Federico Seneca, Coppa della Perugina (1924 and 1927)


These two posters were produced on the occasion of the first and the third editions of the Coppa della Perugina, a motor race organized by the Umbrian chocolate producer Perugina, founded in 1907. The author, Federico Seneca, was one of the most renowned illustrators and graphic designers of the Fascist period. The two posters depict a racing car and are reminiscent of Futurist aesthetics, in their graphic representation and celebration of speed and dynamism.

Main Principles

  1. A New Theorization of the Relationship Between Subjectivity and Objectivity

  2. The Rationalization of Aesthetics: the Straight Line


Federico Seneca started collaborating with Umbrian confectionery producer in 1919. When the manufacturer invented a praline and called it ‘bacio’ (‘kiss’), Seneca contributed to its growing popularity, by designing an advertisement which would become an icon: two black silhouettes of 19th-century lovers kissing against the blue background, inspired by Hayez’s painting Il bacio. In 1924 Perugina, ecouraged by the success and growth of its business, decided to organize and sponsor a rally, which was named Coppa Perugina, and commissioned the posters for the event from Seneca.

Motoring and racing in those years were part of the mythology that Fascism was building around ideas of modernity, technological progress, speed, as well as a Fascist moral code based on audacity and braveness. Means of transport which afforded men increased mobility and the opportunity to overcome limits hitherto experienced by men, like cars and airplanes, were celebrated and integrated in the image Fascism aimed to project of itself as a modern, technological, dynamic, and aggressive regime.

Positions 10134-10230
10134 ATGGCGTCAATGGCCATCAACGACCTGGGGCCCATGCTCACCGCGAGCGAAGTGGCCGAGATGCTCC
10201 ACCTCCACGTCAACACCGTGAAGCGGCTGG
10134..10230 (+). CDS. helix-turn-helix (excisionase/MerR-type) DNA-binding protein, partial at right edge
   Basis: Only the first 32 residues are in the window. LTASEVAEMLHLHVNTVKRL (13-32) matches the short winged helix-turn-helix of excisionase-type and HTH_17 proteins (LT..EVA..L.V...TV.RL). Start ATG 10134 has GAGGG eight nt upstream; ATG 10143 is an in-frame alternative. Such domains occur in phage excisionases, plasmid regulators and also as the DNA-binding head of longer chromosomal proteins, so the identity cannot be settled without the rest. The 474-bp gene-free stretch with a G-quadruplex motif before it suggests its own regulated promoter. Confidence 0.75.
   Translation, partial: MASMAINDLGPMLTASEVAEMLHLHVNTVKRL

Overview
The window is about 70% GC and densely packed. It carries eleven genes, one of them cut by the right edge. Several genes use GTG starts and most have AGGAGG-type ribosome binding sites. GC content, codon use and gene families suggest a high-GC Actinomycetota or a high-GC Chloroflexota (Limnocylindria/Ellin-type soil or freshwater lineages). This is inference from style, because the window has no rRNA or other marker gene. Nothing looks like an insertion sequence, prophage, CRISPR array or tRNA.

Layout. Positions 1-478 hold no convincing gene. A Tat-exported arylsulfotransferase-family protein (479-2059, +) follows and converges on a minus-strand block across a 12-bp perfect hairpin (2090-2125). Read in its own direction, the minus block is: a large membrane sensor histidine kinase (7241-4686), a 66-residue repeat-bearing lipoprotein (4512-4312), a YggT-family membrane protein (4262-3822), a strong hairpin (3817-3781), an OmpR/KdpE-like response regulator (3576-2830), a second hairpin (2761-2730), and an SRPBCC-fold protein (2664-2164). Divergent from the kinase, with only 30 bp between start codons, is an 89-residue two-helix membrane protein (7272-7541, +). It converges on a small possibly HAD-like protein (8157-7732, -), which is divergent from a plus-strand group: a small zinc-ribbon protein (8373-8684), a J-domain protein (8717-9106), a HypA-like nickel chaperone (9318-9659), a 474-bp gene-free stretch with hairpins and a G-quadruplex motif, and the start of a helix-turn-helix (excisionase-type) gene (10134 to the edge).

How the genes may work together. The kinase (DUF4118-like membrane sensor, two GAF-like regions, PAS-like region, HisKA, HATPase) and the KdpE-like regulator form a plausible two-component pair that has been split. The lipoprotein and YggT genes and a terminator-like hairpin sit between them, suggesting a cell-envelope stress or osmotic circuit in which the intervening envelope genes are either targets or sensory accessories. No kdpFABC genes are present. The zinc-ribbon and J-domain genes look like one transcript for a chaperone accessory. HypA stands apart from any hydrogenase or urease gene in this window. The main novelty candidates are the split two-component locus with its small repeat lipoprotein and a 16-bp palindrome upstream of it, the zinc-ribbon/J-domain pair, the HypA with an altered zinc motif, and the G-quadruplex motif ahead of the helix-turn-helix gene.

Seneca never joined the Futurist movement, but in some of his posters from the 1920s, notably those created for the Coppa della Perugina, he clearly drew on Futurist aesthetics, to convey effects of speed and dynamism in the depiction of its subjects. In particular, he seems to be inspired by the work of Gerardo Dottori (see, for instance, the Trittico della velocità). In both posters we see only details of the cars from original perspectives (from above, from one side), which emphasize the impression of movement and speed. The effect the posters create is that of snap-shots, in which the object portrayed was moving so fast that it was impossible to get it in the picture in its entirety, and in focus. The human figures are reduced to spots of colour, making the cars the indisputable protagonists of the pictures. The sketched elements of background (the racetrack, the grass, the trees) are only there to intensify the representation of speed. In the first poster, the red shape of the car, the white racetrack and the green grass also compose an Italian flag, giving the poster a nationalistic nature.

These posters are an original application of Futurist aesthetics and Futurist themes to advertisement, developing a set of themes which were equally celebrated by Fascism and Futurism: speed and dynamism, modernity, the bravery and audacity of men who conquer new grounds, the excitement and thrill that comes from overcoming human limits. It is significant that Filippo Tommaso Marinetti, when he visited the Perugina factory in 1928, signed the visitors’ book and left the following comment: 'Bravo Seneca mangifico futurista del Cartello-Reclame!’.


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Pellegrini, Sonia (ed.). 2009. L’officina del volo: futurismo, pubblicità e design. Cinisello Balsamo: Silvana Editoriale.

Mughini, Giampiero and Maurizio Scudiero. 1997. Il manifesto pubblicitario italiano. Da Dudovich a Depero (1890-1940). Milan: Nuova Arti Grafiche Ricordi.

Ossanna Cavadini, Nicoletta, Dario Cimorelli, Marta Mazza, and Luigi Sansone (eds). 2016. Federico Seneca (1861-1976), segno e forma nella pubblicità. Cinisello Balsamo: Silvana Editoriale.

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Laura Pennacchietti